Smacking kids is always wrong but a light tap is not the same as brutality
WHEN my first child, Cameron, was about four years old, he defied and ignored me one day and continued to behave badly despite my pleas.
I don’t recall exactly what it was he did that time 23 years ago — it may have been trivial, but he blatantly disobeyed me.
I had asked him, pleaded with him, warned him, threatened him and then ultimately, there it was: A hesitant smack across his bum by my own fair but much conflicted hand. He was stunned and started crying. I started crying. I held him tightly and wept.
It felt, at that point, as if my whole world came crashing down because I had, in a split second, become something I believed I wasn’t. I had flouted my own rules on parenting and I misused my authority.
That moment has stayed with me vividly ever since.
My son was an extremely well-behaved child and our life together — I was a single parent at the time — was uncomplicated by other siblings or other domestic dis-tractions. So to that end, I felt my actions were inexcusable.
I had always vowed I would never smack my child. I had let him down. And felt utterly disappointed in myself.
Of course, it wasn’t the only time it happened.
Fast forward a couple of decades and my frustrations with my oldest teenage daughter had reached fever pitch. I was out of words and patience and I can’t pretend otherwise: I wanted to punch her.
She had behaved appallingly over an extended period of time.
I was at my wits’ end and felt utterly broken inside. I grabbed her arm and squeezed it hard. Then banged my fist down on the table and walked out of the room.
Hardly a life of violence and repression for my children but the incidents left me feeling depleted and ashamed as a parent.
Recent research published in medical journal The Lancet, stretching over a period of 20 years, states that under-16s who have been hit by parents are more likely to be aggressive and antisocial and display behavioural problems.
It’s little wonder that experts are calling on the Government to ban this physical punishment.
And when you hear the NSPCC say it “can’t be right that children are the only group in society that it is legally acceptable to assault in England”, it’s pretty hard to argue to the contrary.
I don’t condone any kind of violence. I’ve been on the receiving end of violence as an adult. I’ve witnessed it. I’ve been smacked and I’ve smacked.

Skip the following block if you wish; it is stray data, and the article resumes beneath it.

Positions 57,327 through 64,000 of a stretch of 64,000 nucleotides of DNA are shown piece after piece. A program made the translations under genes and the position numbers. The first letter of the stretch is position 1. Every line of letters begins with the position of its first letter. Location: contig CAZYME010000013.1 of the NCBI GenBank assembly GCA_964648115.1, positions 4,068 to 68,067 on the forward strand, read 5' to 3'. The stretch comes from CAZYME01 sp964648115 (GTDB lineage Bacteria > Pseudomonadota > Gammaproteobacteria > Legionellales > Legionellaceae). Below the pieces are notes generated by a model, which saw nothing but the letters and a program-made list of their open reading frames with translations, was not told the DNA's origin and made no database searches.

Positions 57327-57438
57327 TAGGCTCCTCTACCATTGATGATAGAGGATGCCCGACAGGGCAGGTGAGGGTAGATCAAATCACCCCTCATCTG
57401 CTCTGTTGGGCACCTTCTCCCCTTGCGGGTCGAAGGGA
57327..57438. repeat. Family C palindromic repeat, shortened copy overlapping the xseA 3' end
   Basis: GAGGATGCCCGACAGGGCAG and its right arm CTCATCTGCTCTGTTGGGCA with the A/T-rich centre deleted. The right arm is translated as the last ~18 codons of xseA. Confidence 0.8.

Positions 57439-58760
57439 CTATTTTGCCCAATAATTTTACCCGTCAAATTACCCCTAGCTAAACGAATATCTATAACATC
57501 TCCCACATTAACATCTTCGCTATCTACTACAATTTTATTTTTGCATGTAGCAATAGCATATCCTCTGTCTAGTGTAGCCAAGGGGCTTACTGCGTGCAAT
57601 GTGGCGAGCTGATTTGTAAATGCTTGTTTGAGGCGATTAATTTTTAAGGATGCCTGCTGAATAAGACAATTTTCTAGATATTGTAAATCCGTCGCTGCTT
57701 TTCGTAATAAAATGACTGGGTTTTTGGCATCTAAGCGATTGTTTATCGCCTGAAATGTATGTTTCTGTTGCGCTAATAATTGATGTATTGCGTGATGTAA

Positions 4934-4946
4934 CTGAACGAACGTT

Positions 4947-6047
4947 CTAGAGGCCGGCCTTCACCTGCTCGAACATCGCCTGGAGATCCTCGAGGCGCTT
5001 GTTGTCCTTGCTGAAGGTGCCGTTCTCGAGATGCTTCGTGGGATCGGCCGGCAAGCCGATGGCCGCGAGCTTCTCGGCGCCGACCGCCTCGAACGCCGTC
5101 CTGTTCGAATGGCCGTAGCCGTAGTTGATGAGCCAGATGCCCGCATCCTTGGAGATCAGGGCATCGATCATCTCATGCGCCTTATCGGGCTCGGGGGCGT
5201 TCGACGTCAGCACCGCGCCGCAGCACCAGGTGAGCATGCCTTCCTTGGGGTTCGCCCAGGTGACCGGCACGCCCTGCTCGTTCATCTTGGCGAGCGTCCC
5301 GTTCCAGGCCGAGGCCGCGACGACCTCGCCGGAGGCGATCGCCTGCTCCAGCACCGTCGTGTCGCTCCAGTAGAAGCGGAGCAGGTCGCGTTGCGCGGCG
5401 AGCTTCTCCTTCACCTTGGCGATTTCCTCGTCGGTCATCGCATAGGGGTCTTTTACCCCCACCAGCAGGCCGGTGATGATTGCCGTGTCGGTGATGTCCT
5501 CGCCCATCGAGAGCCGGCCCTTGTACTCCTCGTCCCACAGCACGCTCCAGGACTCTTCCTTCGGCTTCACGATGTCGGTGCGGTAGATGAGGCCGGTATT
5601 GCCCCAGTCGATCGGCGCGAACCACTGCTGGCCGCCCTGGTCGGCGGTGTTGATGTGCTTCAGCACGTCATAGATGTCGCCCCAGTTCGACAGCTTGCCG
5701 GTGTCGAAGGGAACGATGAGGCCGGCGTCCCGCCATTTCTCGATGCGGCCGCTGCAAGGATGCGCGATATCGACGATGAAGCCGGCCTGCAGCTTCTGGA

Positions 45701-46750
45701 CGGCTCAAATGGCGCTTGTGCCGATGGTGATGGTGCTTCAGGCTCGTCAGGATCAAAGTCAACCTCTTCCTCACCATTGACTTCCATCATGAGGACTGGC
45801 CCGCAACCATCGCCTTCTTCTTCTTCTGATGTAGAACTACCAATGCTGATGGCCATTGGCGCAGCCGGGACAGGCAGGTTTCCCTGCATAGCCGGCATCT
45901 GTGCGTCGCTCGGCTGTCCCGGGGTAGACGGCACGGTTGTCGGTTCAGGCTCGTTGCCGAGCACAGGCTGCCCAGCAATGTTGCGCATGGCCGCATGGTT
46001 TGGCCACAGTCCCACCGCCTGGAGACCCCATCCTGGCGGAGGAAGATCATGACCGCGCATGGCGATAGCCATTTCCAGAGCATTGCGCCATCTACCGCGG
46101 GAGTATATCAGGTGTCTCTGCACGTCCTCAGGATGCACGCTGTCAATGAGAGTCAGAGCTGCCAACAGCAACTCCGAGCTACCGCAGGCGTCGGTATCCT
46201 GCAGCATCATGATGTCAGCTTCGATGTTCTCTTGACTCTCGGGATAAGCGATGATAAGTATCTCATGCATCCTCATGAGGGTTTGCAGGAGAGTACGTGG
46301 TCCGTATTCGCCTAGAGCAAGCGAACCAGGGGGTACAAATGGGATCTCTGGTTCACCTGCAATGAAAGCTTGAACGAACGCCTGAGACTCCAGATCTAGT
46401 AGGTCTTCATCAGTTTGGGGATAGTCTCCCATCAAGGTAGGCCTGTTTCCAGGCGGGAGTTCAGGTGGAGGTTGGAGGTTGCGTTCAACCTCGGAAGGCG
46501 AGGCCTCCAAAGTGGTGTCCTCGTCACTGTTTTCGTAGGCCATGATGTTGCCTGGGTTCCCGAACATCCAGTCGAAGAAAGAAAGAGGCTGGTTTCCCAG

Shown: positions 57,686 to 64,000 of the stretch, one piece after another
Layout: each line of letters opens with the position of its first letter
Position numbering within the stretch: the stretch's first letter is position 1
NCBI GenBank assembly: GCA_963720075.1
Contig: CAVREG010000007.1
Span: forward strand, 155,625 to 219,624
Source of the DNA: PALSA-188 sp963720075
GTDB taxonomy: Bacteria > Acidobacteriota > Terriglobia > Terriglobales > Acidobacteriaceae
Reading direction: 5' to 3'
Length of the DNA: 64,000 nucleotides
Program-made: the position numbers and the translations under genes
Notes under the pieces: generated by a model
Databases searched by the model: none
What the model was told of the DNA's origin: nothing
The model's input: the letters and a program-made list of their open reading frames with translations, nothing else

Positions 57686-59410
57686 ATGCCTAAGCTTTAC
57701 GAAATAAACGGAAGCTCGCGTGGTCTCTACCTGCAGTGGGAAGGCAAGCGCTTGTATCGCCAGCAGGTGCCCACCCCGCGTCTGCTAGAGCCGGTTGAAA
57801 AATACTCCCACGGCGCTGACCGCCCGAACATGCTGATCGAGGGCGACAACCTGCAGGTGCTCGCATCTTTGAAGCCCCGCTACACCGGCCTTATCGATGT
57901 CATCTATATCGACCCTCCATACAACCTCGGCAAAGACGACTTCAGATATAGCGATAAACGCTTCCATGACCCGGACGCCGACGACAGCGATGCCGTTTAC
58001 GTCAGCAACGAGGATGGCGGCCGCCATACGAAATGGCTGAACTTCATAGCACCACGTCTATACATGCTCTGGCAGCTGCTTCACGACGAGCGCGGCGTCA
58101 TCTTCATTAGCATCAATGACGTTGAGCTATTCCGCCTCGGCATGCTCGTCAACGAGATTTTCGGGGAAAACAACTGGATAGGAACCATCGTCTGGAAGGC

But there is quite a significant difference between giving a child a smack or a “light tap” across the bum after warnings and pleas, and those parents who repeatedly punish their child on a regular basis where sustained violence is used as a form of control.
IMPOSSIBLE TO POLICE PARENTING OF ANY KIND
Of course, brutality and any kind of assault on a child is fund-amentally wrong. Especially if committed in a frenzy of anger and rage.
I won’t even condone the light slap or spank. I don’t believe it’s a sensible, reasonable way of treating anyone, let alone a child.
But I don’t think we can enforce the law on this.
I don’t think you can justifiably punish a mother who has lost the plot and may ONCE lash out but feel remorse after.
It is an impossible task to police parenting of any kind.
If we could, then our societies would be populated by well-behaved, well-adjusted young people and we’re a long way off from that.
No one instructs you on parenting. No one tells you how you’ll feel after nine sleepless nights in a row when you still have three other mouths to feed and you’re being tested to within an inch of your life.
We need to get off the moral high horse of parenting and get down in among the nitty gritty of helping parents understand that physical punishment is ineffective and harmful.
My best friend burnt her daughter’s tracksuit bottoms and cut the cable to her TV, which seems a far more reasonable way to punish a child.
Until, of course, my friend realised she had to tidy up the mess and get an electrician in to rewire the TV.
Parenting is a rollercoaster of baloney with no instruction manual. We just have to do our best.
A few home truths on value and worth
BROOKLYN Beckham, 22, and his fiancée, Nicola Peltz, 26, have just snapped up their first home at a cool £7.5million.
There are so many problems with that sentence I don’t even know where to begin.
Speaking from experience, being engaged at 22 is not advisable. What on earth do you know of the world? What experiences do you have of other people? What wisdom can you bring to the table?
Secondly, as far as I’m aware, Brooklyn hasn’t worked many days in his life. If he has, I stand corrected, but how he can, as a 22-year-old, be paying £70k over the asking price for his starter home is beyond me.
Her family is moneyed, I understand that. But still.
We all want to do the best by our children. I will try to ensure my children have something when I leave this green and pleasant land, but if I was a multimillionaire – and this may come as a shock to my kids – I wouldn’t set them up for life.
What on earth does a child or young adult learn from being handed everything on a plate?
Look at American business magnate Warren Buffett, whose estimated net worth is £100bn – he isn’t leaving much to his kids. Same applies to Bill and Melinda Gates.
How does giving someone everything engender any kind of work ethic? How does it build a hunger to succeed? How on earth does it induce empathy? Or appreciation? How does it bring about an understanding of value and worth?
It does not.
Well-intentioned rich parents invariably breed cocky, entitled, arrogant children, who are not respected by their peers.
I’m sure there are exceptions to this rule – I just haven’t met any yet.
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